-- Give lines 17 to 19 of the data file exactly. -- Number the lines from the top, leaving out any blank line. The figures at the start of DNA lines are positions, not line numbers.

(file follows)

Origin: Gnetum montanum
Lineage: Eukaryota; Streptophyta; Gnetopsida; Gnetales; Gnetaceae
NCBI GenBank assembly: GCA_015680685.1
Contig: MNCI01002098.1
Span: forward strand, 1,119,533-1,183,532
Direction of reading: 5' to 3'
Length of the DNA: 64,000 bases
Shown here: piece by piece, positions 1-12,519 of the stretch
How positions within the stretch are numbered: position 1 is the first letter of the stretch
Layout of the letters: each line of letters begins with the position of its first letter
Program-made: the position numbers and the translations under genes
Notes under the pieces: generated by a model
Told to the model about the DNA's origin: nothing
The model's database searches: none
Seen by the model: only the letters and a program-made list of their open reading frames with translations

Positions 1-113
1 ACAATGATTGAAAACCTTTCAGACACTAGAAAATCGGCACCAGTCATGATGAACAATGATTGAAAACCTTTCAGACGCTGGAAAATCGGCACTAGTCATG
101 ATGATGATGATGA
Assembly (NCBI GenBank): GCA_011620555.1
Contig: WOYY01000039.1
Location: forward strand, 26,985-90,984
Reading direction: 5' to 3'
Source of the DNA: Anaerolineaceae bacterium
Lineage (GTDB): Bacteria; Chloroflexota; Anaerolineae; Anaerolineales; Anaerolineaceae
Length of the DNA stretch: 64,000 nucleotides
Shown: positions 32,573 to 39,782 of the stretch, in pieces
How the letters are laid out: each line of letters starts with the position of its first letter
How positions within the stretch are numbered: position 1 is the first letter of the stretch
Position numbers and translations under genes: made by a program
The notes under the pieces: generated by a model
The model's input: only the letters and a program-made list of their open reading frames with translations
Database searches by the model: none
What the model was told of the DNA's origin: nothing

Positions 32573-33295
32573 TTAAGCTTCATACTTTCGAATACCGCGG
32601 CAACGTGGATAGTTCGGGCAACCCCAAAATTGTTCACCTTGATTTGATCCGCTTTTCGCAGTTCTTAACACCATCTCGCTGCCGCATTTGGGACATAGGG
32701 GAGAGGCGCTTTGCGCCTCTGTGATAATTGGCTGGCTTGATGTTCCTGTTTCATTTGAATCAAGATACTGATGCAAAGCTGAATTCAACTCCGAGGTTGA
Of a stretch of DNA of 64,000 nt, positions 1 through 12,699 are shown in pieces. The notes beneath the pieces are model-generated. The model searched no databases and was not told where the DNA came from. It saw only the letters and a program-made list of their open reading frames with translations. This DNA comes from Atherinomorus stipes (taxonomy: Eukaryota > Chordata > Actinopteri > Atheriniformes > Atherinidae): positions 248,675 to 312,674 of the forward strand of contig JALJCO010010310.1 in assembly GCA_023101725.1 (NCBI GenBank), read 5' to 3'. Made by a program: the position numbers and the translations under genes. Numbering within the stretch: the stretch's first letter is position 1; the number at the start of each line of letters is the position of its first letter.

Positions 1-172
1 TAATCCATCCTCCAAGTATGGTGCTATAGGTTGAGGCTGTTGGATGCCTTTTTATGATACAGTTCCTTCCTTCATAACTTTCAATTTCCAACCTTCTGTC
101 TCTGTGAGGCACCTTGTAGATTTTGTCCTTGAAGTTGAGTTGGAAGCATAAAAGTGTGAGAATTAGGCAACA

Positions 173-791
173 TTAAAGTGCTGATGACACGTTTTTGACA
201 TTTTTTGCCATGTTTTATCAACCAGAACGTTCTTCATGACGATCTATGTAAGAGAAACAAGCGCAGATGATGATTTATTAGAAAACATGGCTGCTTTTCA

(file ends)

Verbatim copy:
1 ACAATGATTGAAAACCTTTCAGACACTAGAAAATCGGCACCAGTCATGATGAACAATGATTGAAAACCTTTCAGACGCTGGAAAATCGGCACTAGTCATG
101 ATGATGATGATGA
Assembly (NCBI GenBank): GCA_011620555.1